[First published on Friday, February 10, 2006]
Whenever I set foot on Rabindra Sadan metro station, my eyes wander off to either side of the platform. On the walls across railway track, big white panels display Tagore’s writings in both Bengali and English. Immaculate and soul-searching, the writings let you discover the exceptional creative power and intellect of the great poet.
Even while you marvel at Tagore’s creative talent, trains pass at regular interval, devouring and disgorging mass of people. Looking around, it wouldn’t surprise that amid the rush to and fro, none would probably be remotely aware of what exists across the railway tracks.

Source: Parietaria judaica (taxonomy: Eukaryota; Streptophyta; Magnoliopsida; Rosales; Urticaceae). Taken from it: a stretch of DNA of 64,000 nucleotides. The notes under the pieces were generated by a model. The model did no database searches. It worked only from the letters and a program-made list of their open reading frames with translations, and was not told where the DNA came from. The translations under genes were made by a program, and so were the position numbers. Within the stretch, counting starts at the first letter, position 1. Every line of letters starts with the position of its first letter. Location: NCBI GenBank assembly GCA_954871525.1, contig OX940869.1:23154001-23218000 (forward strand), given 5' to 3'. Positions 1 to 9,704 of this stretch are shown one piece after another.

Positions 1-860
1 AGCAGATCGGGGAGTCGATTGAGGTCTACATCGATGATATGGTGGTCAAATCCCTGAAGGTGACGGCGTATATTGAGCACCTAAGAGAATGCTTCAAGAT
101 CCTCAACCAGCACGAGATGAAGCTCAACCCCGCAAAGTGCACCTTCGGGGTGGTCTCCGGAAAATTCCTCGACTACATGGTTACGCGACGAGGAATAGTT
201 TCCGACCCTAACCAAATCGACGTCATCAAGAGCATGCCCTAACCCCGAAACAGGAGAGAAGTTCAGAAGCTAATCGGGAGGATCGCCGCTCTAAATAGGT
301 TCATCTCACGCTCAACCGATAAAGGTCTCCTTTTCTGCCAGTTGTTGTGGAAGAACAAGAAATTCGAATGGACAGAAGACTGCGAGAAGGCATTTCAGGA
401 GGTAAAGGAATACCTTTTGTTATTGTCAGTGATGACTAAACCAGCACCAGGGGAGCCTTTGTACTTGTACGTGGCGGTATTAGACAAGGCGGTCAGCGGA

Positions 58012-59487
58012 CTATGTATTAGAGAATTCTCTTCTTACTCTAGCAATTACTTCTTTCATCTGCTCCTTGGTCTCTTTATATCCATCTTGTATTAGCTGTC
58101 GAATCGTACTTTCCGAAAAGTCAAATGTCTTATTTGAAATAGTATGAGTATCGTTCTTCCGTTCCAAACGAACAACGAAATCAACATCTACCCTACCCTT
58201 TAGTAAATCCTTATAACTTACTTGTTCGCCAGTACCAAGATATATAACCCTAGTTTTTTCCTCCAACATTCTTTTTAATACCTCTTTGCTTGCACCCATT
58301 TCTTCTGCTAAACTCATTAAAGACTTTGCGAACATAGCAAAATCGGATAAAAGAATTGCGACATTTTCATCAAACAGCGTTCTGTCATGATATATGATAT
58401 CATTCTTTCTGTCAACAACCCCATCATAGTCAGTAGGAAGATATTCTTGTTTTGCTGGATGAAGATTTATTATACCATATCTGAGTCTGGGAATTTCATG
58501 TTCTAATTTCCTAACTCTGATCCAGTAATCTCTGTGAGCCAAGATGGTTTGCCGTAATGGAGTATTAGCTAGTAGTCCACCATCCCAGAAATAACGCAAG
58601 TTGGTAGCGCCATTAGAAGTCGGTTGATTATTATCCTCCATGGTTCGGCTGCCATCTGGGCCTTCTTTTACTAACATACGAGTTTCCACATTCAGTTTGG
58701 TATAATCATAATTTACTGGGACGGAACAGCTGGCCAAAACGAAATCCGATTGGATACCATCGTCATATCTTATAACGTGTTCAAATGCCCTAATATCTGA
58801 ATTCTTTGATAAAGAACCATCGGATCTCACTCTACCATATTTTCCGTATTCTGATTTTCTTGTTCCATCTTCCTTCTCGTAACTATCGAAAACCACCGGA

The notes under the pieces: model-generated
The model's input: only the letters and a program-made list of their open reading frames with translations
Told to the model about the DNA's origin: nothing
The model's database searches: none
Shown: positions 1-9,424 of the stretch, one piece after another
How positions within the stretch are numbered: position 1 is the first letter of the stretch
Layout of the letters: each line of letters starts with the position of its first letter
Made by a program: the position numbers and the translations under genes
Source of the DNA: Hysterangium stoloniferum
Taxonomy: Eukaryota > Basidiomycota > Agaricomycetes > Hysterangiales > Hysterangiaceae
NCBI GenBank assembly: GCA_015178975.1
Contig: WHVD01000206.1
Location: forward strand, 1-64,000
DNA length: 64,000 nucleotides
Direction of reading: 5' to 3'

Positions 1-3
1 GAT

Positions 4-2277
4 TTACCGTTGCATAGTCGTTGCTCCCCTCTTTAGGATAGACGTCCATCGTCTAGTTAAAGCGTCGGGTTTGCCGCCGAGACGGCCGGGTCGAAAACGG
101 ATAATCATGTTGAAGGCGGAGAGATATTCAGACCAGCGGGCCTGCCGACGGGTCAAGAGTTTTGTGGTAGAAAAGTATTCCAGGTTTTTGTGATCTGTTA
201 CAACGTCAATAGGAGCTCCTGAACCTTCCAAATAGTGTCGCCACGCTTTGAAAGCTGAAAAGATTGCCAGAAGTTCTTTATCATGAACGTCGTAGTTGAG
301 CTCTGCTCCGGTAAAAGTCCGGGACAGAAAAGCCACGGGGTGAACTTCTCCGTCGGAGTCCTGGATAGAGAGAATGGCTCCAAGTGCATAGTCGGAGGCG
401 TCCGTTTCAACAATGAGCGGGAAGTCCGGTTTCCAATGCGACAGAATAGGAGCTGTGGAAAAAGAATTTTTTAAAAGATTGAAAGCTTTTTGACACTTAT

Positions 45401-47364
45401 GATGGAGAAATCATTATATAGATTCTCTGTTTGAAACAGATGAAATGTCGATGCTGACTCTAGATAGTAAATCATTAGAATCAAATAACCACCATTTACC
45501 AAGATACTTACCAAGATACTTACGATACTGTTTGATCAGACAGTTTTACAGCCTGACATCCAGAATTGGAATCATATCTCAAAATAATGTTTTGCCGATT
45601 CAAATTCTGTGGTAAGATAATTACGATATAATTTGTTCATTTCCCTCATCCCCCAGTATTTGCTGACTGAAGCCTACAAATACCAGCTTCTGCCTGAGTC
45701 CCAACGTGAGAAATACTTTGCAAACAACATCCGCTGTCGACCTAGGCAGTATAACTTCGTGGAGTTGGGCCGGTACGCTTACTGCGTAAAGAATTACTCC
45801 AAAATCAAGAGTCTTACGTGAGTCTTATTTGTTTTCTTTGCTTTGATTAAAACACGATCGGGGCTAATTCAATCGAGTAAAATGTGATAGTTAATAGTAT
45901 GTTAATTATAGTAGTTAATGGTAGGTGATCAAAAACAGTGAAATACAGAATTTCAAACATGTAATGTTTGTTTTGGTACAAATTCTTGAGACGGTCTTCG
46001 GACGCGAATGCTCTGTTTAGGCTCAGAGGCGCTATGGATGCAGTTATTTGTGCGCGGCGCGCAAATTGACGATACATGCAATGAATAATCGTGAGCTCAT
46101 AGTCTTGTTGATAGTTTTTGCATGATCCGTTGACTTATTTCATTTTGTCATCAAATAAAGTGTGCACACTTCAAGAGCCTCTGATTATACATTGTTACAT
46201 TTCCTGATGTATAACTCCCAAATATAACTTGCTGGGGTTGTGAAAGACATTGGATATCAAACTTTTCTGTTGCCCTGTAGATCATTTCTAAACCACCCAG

There’s din everywhere. TVs’, perched high, entertain with high-pitched programs that ricochet off every nook and corner. You suddenly start ruing if it was the right place for those panels. Look closely, and your fear comes true. The panels are not clean, they sport layers of dust like an unshaven face.
And there lies the irony. We worship icons, but do not know how to take good care.